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Coolant circulation heater in a gasoline vehicle


RamenSaturday
02-08-2020, 11:26 PM
I've had no luck keeping my gasoline engine warm in the winters here in North Dakota. In my research I've come across an industrial application for diesel generators and machinery where they have a "forced flow circulation heater" heating and circulating the coolant/antifreeze while the equipment is not running to keep things from freezing, powered by cord the same way trucks have for their engine block heaters. I have a BMW 535i xdrive and there is not option for a real block heater and these silicone pad heaters tend to not heat keep things from freezing, a few weeks ago I had the antifreeze... Well freeze and cracked my thermostat and reservoir as well as my oil froze and damaged my oil filter cap. I'm getting tired of throwing money at my car like this and am looking to end the cycle of damage.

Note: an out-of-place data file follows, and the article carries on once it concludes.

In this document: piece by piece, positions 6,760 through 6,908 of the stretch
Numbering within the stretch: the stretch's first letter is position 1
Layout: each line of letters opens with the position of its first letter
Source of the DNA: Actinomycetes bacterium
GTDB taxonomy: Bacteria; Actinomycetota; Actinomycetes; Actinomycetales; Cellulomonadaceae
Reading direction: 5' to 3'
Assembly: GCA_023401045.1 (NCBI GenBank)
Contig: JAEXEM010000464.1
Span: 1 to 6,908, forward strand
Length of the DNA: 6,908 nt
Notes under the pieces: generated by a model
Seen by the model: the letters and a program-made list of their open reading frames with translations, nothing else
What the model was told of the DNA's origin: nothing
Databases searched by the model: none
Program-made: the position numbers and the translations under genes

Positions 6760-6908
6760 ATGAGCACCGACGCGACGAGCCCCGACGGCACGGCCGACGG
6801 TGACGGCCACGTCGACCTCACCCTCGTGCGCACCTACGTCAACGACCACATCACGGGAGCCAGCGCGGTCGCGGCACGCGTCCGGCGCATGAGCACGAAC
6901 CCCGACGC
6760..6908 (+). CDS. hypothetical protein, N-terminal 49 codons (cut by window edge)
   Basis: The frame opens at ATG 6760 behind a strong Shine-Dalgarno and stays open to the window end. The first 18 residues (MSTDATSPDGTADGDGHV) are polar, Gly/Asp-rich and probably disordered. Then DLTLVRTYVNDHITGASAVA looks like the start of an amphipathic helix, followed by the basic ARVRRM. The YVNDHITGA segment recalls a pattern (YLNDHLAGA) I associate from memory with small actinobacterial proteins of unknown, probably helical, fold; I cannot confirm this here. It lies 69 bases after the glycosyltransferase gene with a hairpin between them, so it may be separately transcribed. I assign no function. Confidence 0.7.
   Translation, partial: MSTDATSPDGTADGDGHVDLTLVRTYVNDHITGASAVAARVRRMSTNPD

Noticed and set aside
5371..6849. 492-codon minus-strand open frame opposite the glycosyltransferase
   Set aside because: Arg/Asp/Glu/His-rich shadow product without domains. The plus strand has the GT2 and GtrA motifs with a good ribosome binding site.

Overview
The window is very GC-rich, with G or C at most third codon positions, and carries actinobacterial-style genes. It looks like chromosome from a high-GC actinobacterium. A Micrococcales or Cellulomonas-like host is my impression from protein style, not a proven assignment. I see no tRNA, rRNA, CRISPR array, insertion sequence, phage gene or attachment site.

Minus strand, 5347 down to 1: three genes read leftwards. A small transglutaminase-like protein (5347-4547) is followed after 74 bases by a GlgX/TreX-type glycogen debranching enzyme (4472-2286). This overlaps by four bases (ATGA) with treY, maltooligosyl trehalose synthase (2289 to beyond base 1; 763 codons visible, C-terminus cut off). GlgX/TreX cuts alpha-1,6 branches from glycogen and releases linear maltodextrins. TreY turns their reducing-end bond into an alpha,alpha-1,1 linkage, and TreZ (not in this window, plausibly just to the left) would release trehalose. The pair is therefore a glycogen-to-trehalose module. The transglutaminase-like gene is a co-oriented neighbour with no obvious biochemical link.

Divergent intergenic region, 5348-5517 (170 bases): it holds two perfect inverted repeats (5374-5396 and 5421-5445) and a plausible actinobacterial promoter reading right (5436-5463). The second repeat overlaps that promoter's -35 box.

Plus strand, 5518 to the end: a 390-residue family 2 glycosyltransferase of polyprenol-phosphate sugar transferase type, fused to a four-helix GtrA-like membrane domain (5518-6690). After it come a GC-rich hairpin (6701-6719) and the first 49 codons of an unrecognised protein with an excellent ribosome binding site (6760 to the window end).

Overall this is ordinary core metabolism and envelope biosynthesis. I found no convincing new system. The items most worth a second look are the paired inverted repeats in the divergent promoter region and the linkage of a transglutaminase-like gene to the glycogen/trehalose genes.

shorod
02-09-2020, 09:02 AM
I cannot imagine a temperature cold enough in the US for the oil to expand so much that it would crack the filter cap. And if the coolant was properly mixed and in decent shape it shouldn't have frozen enough to crack the thermostat housing and reservoir. Hopefully when you fixed the damaged items you also flushed the respective systems of fluids and installed fresh.

The diesel machinery probably used these heaters more to prevent the fuel from gelling in the engines rather than to keep the oil and coolant warm. Since gasoline does not have a gelling issue, that could explain why such a system is less common on gasoline engines. The engine block heaters tend to be installed more for the driver's comfort than to keep the coolant or oil from freezing.

Now with that said, I've never experienced a North Dakota winter and we hire a lot of graduates from there. They often make comments about looking forward to our mild Iowa winters. :)

-Rod

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